Brazil's Senate Tuesday greenlighted Bolivia's accession to the South American Common Market (Mercosur) as a full member of the bloc. Once President Luiz Inácio Lula da Silva enacts the bill, the regional alliance will once again consist of five full members -in addition to Argentina, Paraguay, and Uruguay- as it once happened when Venezuela was admitted but later suspended in 2017 for its undemocratic practices.
Currently, Bolivia is an associated state to Mercosur, as are Chile, Peru, and Colombia. Lula, who also holds the pro tempore president of Mercosur, is expected to formalize the announcement during the Dec. 7 Summit in Rio de Janeiro when he will pass the baton on to Paraguay.
Only 2 of the 81 Brazilian senators opposed Bolivia's entry. Brazil was the only country left to ratify Bolivia's accession, which will now require the new member to abide by all Mercosur rules within the next four years, including the Mercosur Common Nomenclature, the Common External Tariff, and the bloc's rules of origin.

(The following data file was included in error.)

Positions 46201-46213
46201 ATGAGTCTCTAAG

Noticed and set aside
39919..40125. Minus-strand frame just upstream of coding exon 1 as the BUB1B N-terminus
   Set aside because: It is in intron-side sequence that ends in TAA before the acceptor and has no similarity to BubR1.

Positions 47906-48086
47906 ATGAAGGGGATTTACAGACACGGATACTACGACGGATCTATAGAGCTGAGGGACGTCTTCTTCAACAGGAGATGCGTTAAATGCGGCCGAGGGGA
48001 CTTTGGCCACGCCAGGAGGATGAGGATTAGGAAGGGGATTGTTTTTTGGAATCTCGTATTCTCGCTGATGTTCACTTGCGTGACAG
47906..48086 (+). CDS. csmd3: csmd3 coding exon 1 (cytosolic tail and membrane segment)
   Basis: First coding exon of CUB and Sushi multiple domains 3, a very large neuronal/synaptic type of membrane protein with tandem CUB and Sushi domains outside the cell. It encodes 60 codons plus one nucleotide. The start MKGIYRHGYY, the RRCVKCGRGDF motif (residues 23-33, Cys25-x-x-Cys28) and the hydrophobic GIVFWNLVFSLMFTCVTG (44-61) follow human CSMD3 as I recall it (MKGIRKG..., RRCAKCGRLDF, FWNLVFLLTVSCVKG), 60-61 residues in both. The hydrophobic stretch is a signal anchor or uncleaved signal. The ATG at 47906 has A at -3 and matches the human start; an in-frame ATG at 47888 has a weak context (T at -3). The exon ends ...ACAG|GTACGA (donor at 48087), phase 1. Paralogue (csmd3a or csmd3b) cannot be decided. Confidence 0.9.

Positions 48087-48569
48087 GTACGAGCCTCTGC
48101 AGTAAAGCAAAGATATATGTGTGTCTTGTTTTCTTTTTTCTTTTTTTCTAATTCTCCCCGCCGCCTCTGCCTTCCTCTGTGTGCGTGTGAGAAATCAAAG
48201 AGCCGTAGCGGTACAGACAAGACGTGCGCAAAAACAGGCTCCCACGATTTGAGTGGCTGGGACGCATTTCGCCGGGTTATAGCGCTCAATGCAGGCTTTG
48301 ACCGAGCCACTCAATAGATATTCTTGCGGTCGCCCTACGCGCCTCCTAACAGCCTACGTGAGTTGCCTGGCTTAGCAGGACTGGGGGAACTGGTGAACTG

Bolivia's full membership brings on the opening or expansion of the market for Brazilian companies, with the possibility of using cheaper energy, remembering that Brazil and Argentina are already Bolivia's main trading partners, said Senator Chico Rodrigues, of Vice President Geraldo Alckmin's Brazilian Socialist Party.
The Brazilian Senate also approved a motion to send a delegation to La Paz within the next 180 days to verify Bolivia's compliance with Mercosur's democratic clause.
According to Brazilian media, Mercosur reached a free trade agreement with Singapore, which will be announced at the Rio de Janeiro summit.